A total of seven negative-stained virus particles having morphodiagnostic features of a coronavirus-like particle could be imaged in the fields scanned. These included the round shape of the virus with an average size of 70-80 nm and a cobbled surface structure having envelope projections that averaged 15±2 nm in size. One particular virus particle was very well preserved, showing very typical morphodiagnostic features of coronaviruses[4]. This particle was 75 nm in size and showed patchy stain pooling on the surface and a distinct envelope projection ending in round 'peplomeric' structures [Figure A]. We used a mild defocussing of the projector lens away from the conventional Fresnel focus in an attempt to image the finer details of the envelope projections. All focusing operations were carried out using a Fourier fast focus transform under the TIA imaging software (FEI Company, The Netherlands). The defocussed image under low-beam current conditions prominently brought out the finer morphology of the SARS-CoV-2 virus surface projection as typical of a coronavirus [Figure B]. We further increased the magnification under low-dose image capture and generated a pixel-corrected image of the projection to image single glycoprotein organization. The image revealed the presence of stalk-like projections ending in round peplomeric structures typical of a coronavirus particle [Figure C].{Figure 1}

Interestingly, the envelope fringe of the SARS-CoV-2 virus particle imaged by us showed an interesting feature when compared to the classic description of human coronaviruses[5]. This included a relatively shorter size and a possible multi-aggregate of the peplomers [Figure B]. This morphological variation could be due to a fixation artefact in clinical material. Imaging the cell culture-derived virus will resolve this point effectively. The limited imaging of a few virus particles has an intrinsic imaging limitation.

Further, imaging thin sections from infected cells by conventional and cryo-ultramicrotomy methods, like that of Tokyasu[6], will further provide more detailed information on the macromolecular assembly and organization of SARS-CoV-2. The use of single-particle reconstruction of the purified virus using CryoEM will also give high-resolution organizational details of the mature virion and complete surface glycoprotein organization. A recent cryoEM study imaging the purified envelope spike glycoprotein of SARS-CoV-2 has reconstructed three-dimensional images at 3.2 Š resolution[7]. While a series of informal reports are available on electron microscopy of the SARS-CoV-2 from Hong Kong University researchers[8], no detailed studies on ultrastructural cytopathology are available till date.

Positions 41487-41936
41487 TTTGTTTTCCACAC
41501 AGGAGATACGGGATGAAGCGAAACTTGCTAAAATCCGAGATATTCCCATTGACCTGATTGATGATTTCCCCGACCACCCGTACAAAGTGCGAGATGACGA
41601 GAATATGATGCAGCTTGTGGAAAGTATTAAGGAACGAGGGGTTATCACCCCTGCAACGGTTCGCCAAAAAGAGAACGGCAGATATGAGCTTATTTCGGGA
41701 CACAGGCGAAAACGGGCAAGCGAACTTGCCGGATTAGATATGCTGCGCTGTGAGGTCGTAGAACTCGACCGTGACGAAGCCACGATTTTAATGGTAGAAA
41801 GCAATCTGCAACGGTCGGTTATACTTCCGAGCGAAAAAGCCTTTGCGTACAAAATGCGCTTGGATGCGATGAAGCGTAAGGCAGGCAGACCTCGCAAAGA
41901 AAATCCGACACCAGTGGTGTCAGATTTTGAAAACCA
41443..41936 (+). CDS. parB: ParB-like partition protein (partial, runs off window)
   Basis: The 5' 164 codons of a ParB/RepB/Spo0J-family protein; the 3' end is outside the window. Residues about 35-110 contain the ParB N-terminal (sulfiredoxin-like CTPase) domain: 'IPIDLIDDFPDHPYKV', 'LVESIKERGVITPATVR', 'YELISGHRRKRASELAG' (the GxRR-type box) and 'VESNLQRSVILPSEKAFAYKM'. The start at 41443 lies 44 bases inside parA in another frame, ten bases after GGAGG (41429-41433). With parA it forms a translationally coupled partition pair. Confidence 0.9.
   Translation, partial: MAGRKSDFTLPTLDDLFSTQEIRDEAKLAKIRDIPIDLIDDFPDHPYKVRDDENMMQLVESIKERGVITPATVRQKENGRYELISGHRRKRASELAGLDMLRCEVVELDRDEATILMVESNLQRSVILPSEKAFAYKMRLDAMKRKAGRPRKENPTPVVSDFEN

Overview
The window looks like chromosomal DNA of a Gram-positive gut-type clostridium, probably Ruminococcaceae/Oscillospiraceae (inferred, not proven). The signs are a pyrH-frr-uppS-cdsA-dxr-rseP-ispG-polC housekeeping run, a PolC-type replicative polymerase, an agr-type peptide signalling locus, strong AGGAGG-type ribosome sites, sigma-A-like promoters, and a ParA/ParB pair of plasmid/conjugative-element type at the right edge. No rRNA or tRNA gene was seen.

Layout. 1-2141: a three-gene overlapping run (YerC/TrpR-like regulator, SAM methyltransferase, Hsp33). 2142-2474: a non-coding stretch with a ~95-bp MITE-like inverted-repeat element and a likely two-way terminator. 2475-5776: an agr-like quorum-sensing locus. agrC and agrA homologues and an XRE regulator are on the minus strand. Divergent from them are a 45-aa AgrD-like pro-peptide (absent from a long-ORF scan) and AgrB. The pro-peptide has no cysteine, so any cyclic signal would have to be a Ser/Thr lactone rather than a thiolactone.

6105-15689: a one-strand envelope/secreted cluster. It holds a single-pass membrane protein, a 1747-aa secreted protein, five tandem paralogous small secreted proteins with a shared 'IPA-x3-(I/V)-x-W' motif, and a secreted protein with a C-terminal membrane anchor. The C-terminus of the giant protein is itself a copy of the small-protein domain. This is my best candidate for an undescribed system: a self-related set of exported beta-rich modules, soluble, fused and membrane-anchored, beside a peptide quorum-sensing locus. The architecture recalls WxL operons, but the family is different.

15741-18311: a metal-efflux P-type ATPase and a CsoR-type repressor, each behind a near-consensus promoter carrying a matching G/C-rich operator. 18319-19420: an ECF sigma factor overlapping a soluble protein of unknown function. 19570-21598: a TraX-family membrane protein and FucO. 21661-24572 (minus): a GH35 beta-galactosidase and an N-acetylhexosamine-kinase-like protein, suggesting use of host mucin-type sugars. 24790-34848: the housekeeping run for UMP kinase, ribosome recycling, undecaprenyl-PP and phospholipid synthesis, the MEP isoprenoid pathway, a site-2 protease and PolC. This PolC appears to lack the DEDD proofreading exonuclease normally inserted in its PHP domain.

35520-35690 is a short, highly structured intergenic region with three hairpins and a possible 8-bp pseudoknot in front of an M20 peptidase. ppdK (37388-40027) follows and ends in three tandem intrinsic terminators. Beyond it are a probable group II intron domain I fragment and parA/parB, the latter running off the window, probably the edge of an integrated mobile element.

In summary, to the best of our knowledge, this is the first report from India detecting the SARS-CoV-2 virus using TEM directly in a throat swab specimen confirmed by PCR. Although TEM imaging was limited by particle load in the specimen, we could still detect morphologically identifiable intact particles in stored clinical sample without initial fixation. Imaging other specimens such as stool and use of immunoelectron microscopy techniques can improve the detection frequency of virus in direct clinical material. This finding emphasizes the merit of the use of conventional negative-stained TEM imaging in clinical samples along with other diagnostic tests in parallel, especially in situ ations identifying aetiologic agents[9].

Acknowledgment: Authors thank all members of the ICMR-NIV National Influenza Center Team.

Conflicts of Interest: None.